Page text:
The film is known for being the indelible, mythic granddaddy of post-modern westerns as it isn’t just a western; it’s a masterwork in which every little detail seems to contribute to the intensity in the air and while it’s deliberately epic landscape photography is now a sine qua non of the genre. Director George Stevens helms in the grandest style, meticulously and subtly attending equally to all the elements while employing the good-guy/bad-guy stereotypes that characterize westerns but with a depth of intriguing complexity in narration and with characterization that’s stabled with a good cast and keenly restrained performances from Alan Ladd, Jean Arthur, Van Heflin, Jack Palance and Brandon deWilde in a sophisticatedly noble, gun-totting, scenic plains of a seminal exemplar. The film is based from Jack Schaefer’s novel of the same name, it was consensually well receipted and has become a self-consciously intended western classic.
Here’s what some of the critical receptions have been for the film over the years:
Bosley Crowther from New York Times says: “For ‘Shane’ contains something more than beauty and the grandeur of the mountains and plains, drenched by the brilliant Western sunshine and the violent, torrential, black-browed rains…”
Emanuel Levy from EmanuelLevy.com says: “The direction is deliberate, but the attention to detail is impressive, and the performances of Alan Ladd, Jean Arthur and Brandon deWilde are so good and restrained that they overcome the social-mythical types they’re playing.”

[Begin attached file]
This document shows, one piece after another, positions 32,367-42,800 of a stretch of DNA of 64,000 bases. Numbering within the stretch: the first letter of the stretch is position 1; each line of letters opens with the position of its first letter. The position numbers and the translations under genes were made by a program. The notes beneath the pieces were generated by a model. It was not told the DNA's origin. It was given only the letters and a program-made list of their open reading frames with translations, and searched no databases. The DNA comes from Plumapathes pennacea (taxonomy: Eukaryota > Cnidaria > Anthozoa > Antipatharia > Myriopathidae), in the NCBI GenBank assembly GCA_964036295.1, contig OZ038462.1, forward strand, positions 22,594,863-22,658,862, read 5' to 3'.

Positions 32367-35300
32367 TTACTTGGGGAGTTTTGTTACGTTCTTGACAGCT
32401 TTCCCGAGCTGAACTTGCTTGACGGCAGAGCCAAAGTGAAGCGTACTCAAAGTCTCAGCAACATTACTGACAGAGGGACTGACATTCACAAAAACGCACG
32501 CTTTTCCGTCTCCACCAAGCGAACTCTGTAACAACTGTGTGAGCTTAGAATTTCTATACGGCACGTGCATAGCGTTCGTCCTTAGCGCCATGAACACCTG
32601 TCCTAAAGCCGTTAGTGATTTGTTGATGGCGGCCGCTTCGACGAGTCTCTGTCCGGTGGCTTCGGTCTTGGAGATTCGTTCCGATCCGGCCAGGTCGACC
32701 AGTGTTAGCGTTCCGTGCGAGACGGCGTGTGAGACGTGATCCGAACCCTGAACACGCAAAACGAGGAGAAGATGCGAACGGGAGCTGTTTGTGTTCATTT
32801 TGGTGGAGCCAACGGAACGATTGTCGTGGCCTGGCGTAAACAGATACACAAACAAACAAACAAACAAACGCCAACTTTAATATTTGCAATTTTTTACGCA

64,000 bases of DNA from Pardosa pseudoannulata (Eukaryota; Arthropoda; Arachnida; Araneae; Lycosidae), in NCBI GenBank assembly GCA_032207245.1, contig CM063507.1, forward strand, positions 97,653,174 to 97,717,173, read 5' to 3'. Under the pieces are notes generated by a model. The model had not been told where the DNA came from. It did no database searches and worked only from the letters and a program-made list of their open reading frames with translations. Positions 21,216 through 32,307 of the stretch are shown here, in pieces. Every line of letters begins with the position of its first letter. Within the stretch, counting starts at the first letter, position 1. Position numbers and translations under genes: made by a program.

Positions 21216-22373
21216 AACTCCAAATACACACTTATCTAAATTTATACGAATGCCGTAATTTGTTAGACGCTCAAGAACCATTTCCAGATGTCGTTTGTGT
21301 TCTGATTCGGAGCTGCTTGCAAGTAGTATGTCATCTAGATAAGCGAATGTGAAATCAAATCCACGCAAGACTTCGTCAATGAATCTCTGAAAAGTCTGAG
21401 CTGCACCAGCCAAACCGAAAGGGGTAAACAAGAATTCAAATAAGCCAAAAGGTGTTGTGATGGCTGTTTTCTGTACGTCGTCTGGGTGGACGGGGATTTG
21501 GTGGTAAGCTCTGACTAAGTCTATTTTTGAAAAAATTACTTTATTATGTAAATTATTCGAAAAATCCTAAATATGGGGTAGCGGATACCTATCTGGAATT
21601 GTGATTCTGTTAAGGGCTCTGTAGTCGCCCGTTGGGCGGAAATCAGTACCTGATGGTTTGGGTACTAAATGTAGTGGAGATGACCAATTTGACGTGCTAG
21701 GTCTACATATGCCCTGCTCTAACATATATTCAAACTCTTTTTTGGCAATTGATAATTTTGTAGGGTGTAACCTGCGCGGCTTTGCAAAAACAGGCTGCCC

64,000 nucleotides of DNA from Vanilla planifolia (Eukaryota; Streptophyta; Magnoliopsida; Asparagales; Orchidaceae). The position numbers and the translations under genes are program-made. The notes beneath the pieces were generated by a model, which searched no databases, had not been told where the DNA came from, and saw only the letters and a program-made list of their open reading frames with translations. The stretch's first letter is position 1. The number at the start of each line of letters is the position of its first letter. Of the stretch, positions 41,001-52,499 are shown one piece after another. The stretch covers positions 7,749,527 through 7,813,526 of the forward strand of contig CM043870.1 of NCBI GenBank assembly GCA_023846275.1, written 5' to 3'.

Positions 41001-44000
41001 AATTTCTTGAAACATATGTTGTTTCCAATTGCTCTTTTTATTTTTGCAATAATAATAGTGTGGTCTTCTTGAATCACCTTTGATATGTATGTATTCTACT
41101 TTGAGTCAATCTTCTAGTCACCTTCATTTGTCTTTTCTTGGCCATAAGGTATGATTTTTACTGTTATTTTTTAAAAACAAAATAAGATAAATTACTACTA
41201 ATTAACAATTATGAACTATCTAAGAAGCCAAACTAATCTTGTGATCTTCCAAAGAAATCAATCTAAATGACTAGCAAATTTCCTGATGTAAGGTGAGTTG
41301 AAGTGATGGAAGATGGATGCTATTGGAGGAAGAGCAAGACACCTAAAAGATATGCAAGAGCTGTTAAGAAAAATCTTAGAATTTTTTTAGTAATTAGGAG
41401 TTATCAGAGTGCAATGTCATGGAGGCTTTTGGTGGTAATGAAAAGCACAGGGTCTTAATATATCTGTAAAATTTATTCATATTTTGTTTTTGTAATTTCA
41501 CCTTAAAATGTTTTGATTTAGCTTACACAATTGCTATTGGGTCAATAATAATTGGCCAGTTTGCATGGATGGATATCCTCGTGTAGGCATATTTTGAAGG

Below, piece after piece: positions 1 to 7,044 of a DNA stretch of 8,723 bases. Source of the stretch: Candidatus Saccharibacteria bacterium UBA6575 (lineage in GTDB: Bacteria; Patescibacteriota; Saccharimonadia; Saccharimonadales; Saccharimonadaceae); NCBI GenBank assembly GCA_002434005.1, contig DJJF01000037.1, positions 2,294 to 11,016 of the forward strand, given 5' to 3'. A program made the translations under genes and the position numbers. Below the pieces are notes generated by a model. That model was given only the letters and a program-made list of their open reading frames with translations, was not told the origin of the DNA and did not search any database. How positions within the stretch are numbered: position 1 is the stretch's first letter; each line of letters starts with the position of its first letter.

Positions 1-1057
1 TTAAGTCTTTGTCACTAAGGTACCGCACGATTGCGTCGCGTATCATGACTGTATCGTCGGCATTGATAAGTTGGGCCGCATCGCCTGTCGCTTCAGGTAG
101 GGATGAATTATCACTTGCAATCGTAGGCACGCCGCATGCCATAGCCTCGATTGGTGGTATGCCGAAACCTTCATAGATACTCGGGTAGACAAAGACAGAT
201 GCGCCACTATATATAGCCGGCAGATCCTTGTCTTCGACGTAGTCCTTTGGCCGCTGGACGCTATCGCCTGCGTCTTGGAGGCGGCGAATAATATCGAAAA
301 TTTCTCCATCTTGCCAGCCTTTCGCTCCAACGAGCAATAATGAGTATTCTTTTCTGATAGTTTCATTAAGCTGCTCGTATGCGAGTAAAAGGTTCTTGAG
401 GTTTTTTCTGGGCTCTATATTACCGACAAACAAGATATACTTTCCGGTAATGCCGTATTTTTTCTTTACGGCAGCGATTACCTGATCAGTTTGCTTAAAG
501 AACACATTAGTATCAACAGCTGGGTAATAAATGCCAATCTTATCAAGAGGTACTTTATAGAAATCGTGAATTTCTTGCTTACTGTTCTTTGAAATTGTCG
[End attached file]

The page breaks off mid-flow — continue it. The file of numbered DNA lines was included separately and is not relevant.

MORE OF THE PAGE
Geoff Andrew from Time Out says: “Stevens’ classic Western, with its inflated reputation, now looks as if it were self-consciously intended as a landmark film right from the start.”
Roger Ebert from Chicago Sun-Times says: “There are intriguing mysteries in ‘Shane,’ puzzles and challenges, not least in the title character and the way he is played by Alan Ladd.”
William Brogdon from Variety says: “Wyoming’s scenic splendors against which the story is filmed are breathtaking. Sunlight, the shadow of rain storms and the eerie lights of night play a realistic part in making the picture a visual treat.”
The 1985 film Pale Rider is partly inspired by Shane, with Clint Eastwood playing a mysterious stranger who comes to the aid of gold prospectors terrorised by a mining tycoon
The 2017 film Logan drew substantial thematic influence from Shane, and formally acknowledged it with a series of specific dialog references and scene clips. As the film ends, Shane’s farewell words to Joey are recited, verbatim, at the title character’s grave.